What is the fastest way to increase VO2 max?
Obviously, we want to train to improve our running performance, not just improve Vo2 max scores. However, training to increase Vo2 max scores may have the fringe benefit of improving running performance. Below is a 5-step plan to improve Vo2 max scores AND overall running performance.
Here is a 5-step plan to increase your VO2 Max score:
Increase your mileage.
The more you run, the better your body becomes at taking in oxygen and processing it by growing its mitochondria and capillary density.
I suggest growing your training volume by first ensuring you are running at least 30 minutes per session. Then, add another day of running a week. Then increase the mileage of one of those run days by a mile, and so on.
Be careful to increase overall weekly volume by no more than 10 percent, alternate run and rest days, and take a down week (a slight reduction in mileage) every week to protect against injury and absorb training adaptations.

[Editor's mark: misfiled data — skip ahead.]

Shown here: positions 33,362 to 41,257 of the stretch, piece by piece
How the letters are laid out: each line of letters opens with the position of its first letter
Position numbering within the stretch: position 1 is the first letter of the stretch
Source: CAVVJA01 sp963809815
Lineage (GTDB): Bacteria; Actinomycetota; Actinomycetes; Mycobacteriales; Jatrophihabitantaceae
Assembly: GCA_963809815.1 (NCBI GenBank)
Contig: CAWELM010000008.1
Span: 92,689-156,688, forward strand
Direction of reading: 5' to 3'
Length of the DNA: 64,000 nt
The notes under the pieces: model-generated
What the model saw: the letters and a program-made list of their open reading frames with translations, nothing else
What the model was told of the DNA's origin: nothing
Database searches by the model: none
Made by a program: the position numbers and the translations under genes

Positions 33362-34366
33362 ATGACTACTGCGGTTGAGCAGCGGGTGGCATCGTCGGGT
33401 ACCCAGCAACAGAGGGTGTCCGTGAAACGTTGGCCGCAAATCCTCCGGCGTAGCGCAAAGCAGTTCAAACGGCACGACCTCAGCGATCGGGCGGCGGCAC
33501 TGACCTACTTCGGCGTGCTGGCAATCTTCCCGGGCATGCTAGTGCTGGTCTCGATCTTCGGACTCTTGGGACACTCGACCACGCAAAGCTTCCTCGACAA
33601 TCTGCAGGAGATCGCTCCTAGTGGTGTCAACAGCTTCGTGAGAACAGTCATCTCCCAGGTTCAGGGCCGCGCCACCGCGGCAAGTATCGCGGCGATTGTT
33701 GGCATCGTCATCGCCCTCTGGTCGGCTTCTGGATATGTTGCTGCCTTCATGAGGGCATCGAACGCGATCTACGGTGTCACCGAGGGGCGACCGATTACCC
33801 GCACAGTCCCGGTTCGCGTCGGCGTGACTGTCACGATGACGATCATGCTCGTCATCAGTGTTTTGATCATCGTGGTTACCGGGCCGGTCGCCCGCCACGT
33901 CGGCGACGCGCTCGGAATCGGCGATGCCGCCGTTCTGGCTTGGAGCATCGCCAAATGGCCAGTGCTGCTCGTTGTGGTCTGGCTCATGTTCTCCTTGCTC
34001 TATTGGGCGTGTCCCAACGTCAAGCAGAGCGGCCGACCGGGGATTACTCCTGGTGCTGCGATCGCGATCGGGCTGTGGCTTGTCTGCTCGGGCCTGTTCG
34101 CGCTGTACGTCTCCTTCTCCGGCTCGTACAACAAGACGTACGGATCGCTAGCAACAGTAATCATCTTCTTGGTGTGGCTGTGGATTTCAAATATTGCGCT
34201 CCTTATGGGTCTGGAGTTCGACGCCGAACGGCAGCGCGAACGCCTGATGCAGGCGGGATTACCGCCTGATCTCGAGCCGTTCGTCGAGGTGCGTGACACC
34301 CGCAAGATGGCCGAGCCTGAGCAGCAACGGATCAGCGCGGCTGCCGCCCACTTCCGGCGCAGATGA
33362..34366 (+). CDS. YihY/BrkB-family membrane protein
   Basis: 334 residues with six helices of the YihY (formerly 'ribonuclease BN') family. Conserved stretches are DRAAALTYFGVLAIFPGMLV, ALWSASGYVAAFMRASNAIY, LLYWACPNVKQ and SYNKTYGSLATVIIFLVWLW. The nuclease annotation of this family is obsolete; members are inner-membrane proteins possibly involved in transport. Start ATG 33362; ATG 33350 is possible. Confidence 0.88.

Once you’re running consistently for a couple of months with mileage at or near 20 miles per week, it’s time to add intensity.
Perform long runs.
Long runs are the bread and butter of any long-distance runner’s training plan (aka anyone not training for a mile or below). These runs are performed at an easy pace and also work to grow the physiological systems your body needs to intake and process oxygen.
Aim to have one of your runs per week be longer than 90 minutes (or about 30 percent of your overall weekly training volume). Be sure to keep the pace comfortable to ensure you don’t get hurt or are recovered for your next running day.
To increase your Vo2 max, you need to run faster. Intervals run at or close to your maximum effort should be 2 to 5 minutes long with an interval rest that is equal to or less than the running interval. This type of interval will directly improve your VO2 Max score.
Some examples of Vo2 max-specific workouts include: